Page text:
was because of a discrepancy between affordability to urban dwellers and the price level of the commodity housing. Counting, housing units were still being allocated to the workers by state-owned enterprises (SOEs), which made housing reform extra difficult to achieve. After years of piecemeal urban housing reform, the Chinese Government adopted a general policy course for urban housing reform that required the transfer of responsibility for housing provision from the State to the market [5]. The main focus in the late 1990s was a shift to the operation level of providing financial assistance to the homebuyers. The principles associated with a Housing Provident Fund (HPF) Scheme previously adopted in Singapore, were considered by the Chinese Government and deemed to be applicable to China.

1.1. The HPF Scheme in Urban China

In early 1991, the Shanghai municipal government established its own HPF Scheme and subsequently introduced its housing reform policy in May, 1991. There were five key policy measures under the housing reform program:

1) Implement the HPF Scheme;

2) Increase rents and replace by wage subsidies;

3) Those who were allocated housing were required to purchase housing bonds;

4) Tenants can purchase state-owned housing at discount rates; and

5) Establish housing committees.

The HPF was adopted as the core component of the overall housing reform in Shanghai and it provided a fundamental and long term means to meet the housing needs of the workers without State subsidy. According to the Shanghai Provident Fund Management Centre, there were three main objectives of introducing the HPF:

1) Provision of an effective means to promote the transformation of housing from welfare to commodity;

2) Financial support to increase housing production and to meet the housing need of those families in poor living conditions; and

3) The establishment of a housing system under which the State, work units and individuals would join together to provide finance for housing development. Shanghai was the first Chinese city to implement the HPF Scheme as a financial tool for housing reform that included a form of compulsory saving by employees All employers and employees in Shanghai were required to contribute a percentage of the employees’ salaries on a monthly basis to the “employees’ account” in the HPF. Initially the percentage was set at 5% and subsequently increased to 7% in 1999. The savings under this Scheme were deposited in banks designated by the Shanghai Housing Provident Management Centre and the use of the fund was restricted to provide loans to enterprises for housing production; provision of loans directly to workers to purchase their own flats from the private housing market; and the provision of finance to enterprises or individual households for major housing repair works.

Since its implementation in 1991, the HPF Scheme has generally been regarded as successful in Shanghai, and it has provided a role model for other cities that soon followed suit by adopting similar HPF schemes. The HPF scheme in Shanghai continued to develop rapidly during the 1990s. By the end of 2002, the total amount of HPF accumulated in Shanghai was RMB 57.773 billion. During the year of 2002, the Shanghai HPF accumulated RMB 10.942 billion, which was 17.7% higher than 2001 (Table 2).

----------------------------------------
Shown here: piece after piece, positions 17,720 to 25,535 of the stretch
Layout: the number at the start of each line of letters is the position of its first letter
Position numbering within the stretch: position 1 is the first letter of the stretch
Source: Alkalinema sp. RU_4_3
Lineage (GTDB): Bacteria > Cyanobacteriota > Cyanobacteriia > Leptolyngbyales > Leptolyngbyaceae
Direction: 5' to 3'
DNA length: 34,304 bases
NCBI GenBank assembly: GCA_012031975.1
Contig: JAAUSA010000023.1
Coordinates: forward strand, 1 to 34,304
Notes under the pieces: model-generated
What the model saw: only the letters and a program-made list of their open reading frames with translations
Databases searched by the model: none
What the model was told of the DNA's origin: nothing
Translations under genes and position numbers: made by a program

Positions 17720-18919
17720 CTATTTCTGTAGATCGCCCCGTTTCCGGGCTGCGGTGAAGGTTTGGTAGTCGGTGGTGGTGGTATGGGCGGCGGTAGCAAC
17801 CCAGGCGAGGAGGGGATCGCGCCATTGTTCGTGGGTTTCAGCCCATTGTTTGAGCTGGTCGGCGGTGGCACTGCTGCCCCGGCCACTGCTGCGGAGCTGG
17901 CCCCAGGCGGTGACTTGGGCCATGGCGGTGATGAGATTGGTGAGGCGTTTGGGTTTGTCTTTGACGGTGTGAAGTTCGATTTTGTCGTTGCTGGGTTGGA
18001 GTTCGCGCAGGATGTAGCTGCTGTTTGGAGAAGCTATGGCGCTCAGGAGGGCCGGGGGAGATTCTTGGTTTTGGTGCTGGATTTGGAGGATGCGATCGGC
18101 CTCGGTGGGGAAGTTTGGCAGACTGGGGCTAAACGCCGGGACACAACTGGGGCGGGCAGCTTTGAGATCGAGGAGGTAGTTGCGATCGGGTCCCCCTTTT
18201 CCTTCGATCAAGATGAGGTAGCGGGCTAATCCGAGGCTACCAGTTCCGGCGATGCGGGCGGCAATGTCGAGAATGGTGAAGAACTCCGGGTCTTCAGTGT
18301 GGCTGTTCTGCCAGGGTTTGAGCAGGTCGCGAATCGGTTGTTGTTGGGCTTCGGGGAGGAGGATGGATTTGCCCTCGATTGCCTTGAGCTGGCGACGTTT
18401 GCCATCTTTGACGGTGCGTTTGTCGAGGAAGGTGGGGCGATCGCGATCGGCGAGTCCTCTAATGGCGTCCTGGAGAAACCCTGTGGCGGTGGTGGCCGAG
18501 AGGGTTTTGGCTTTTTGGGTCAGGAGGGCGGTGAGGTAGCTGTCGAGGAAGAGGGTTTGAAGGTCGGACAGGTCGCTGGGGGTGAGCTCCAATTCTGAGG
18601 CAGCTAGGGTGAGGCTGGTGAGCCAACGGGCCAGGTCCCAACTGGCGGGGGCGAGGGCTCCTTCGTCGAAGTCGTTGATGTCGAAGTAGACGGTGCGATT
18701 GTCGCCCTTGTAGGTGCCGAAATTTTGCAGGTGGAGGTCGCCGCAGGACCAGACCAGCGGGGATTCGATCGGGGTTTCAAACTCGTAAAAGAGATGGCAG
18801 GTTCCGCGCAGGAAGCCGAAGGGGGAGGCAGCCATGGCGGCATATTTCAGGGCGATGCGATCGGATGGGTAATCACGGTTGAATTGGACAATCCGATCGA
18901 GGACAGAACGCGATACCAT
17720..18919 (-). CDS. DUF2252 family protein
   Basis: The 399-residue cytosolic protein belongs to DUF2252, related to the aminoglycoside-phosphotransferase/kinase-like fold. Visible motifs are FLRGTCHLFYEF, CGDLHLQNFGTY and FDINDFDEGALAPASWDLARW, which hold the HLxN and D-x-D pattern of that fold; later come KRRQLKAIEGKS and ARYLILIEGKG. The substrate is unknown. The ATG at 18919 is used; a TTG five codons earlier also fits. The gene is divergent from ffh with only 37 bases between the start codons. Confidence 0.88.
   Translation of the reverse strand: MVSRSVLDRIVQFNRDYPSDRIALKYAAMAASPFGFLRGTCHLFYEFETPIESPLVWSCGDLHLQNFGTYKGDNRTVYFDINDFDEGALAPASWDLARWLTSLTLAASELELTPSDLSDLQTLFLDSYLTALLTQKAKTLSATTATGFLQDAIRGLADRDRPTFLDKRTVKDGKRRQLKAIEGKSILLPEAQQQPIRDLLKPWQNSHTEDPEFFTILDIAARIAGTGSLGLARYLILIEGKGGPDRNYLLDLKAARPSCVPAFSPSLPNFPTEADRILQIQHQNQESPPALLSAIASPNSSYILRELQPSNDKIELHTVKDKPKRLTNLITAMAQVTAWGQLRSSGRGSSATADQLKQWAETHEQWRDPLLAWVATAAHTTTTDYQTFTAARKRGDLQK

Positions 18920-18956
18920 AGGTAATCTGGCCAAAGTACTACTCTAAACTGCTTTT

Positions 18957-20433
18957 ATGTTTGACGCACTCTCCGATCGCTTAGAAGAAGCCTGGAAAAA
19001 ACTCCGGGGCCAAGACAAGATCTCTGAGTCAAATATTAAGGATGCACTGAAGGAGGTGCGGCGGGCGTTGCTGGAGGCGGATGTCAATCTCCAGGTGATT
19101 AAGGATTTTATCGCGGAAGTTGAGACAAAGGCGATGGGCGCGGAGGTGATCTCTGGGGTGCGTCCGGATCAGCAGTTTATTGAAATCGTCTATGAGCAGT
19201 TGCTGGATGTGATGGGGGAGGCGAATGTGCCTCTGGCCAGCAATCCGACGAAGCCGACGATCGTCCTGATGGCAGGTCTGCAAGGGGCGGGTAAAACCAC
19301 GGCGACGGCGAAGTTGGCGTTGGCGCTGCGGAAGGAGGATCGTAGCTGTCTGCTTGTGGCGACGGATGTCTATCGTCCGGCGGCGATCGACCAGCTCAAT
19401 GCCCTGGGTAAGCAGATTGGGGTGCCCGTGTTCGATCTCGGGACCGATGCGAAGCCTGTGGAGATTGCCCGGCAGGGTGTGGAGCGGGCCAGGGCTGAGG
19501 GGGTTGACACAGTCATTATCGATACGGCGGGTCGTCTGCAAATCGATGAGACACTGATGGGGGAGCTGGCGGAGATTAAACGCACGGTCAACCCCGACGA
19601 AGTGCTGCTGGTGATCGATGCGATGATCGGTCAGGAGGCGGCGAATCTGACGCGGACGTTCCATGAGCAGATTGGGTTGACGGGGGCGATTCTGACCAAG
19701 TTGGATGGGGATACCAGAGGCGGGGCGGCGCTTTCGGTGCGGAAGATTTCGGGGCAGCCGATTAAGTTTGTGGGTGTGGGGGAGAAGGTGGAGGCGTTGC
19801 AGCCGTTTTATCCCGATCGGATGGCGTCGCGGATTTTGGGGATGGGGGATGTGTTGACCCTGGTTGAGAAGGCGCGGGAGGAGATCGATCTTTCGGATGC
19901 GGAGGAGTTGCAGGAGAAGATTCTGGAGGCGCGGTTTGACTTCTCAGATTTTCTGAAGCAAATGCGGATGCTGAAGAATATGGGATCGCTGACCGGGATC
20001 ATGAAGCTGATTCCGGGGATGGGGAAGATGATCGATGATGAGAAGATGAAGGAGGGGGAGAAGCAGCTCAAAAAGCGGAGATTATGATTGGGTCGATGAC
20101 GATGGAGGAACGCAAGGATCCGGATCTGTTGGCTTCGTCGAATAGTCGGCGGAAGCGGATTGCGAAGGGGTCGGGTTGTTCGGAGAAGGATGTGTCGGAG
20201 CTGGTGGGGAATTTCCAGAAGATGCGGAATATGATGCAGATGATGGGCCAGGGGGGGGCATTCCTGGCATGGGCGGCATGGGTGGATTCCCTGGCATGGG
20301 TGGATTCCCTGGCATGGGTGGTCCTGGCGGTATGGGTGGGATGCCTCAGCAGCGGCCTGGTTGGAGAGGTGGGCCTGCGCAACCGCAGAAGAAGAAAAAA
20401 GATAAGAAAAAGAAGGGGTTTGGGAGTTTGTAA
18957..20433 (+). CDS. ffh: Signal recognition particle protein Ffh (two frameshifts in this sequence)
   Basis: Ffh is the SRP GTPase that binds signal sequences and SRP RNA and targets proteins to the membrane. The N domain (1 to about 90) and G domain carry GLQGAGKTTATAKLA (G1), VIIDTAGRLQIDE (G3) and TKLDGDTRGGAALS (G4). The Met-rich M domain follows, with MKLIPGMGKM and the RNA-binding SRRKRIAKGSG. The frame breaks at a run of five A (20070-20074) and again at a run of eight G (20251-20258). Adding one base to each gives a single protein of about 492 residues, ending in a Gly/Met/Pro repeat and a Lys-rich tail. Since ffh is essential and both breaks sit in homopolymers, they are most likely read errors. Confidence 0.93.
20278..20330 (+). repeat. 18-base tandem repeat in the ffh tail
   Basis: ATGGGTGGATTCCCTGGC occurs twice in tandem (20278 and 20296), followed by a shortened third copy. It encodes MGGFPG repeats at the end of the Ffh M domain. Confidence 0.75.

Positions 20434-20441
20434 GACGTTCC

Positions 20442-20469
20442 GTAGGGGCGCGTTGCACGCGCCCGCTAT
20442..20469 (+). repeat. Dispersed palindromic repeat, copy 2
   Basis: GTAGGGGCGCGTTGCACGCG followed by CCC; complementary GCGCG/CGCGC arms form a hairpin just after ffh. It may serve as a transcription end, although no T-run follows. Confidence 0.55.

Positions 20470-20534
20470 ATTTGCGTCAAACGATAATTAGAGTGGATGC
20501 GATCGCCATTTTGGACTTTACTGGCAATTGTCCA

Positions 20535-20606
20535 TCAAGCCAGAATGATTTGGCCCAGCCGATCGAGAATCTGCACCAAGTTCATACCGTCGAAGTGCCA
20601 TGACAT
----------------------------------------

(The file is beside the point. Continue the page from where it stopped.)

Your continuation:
The increasing housing crisis and financial shortages in the late 1970s made the government re-think the over-centralized financial system which excluded market forces and the initiative of individuals and work units in the finance process. The restructuring of the housing finance system entails the development of financial institutions to lessen the government’s control over housing finance, to widen the financial sources and to produce an adequate and stable flow of funds to the housing sector.

And housing providence finance numerated these three components in the operation of the HPF:

1) Housing Committee

The body responsible for the planning of residential housing in the city/ province.

2) Provident Fund Management Centre

The body responsible for the operation and management of the Fund. Responsibilities vary under different approaches.

3) Designated Banks

Funds are deposited in a bank selected by the Provident Fund Management

Table 2. Urban household per capita annual income (unit: RMB) in Shanghai from 1990 to 2000.

Source: Bureau of statistics of Shanghai municipal 2001.

Centre as the responsible body undertaken the task. By The People’s Bank of China is entrusted institution for the determination of interest rates applicable, whereas Ministry of Construction and Ministry of Finance were overseeing the Scheme at strategic at national levels. Housing Committees determine policies at the local level, in connection with Management Centres and nominated banks are answerable for projects progress of the housing affordability. Virtually, fewer cities followed this Shanghai model and as a significance they established their self-administration practices. basically, two administration methods were adopted in China for the running of the HPF. Under the first approach, the Management Centre commissioned one or more banks to collect and to manage the fund. The Housing Committee would set up special accounts in the selected bank(s) that would be responsible for fund collection and keeping track of the flow of the fund under the supervision of the Management Centre. The Housing Committee had the ultimate mandate for deciding substances related to scheme. On the other hand, the banks were responsible for handling the deposits, lending and auditing as well as financial management. Every employee under the scheme had a specific deposit account with a designated bank. This approach was adopted in Shanghai and its neighboring cities such as Nanjing capital of Jiangsu Province.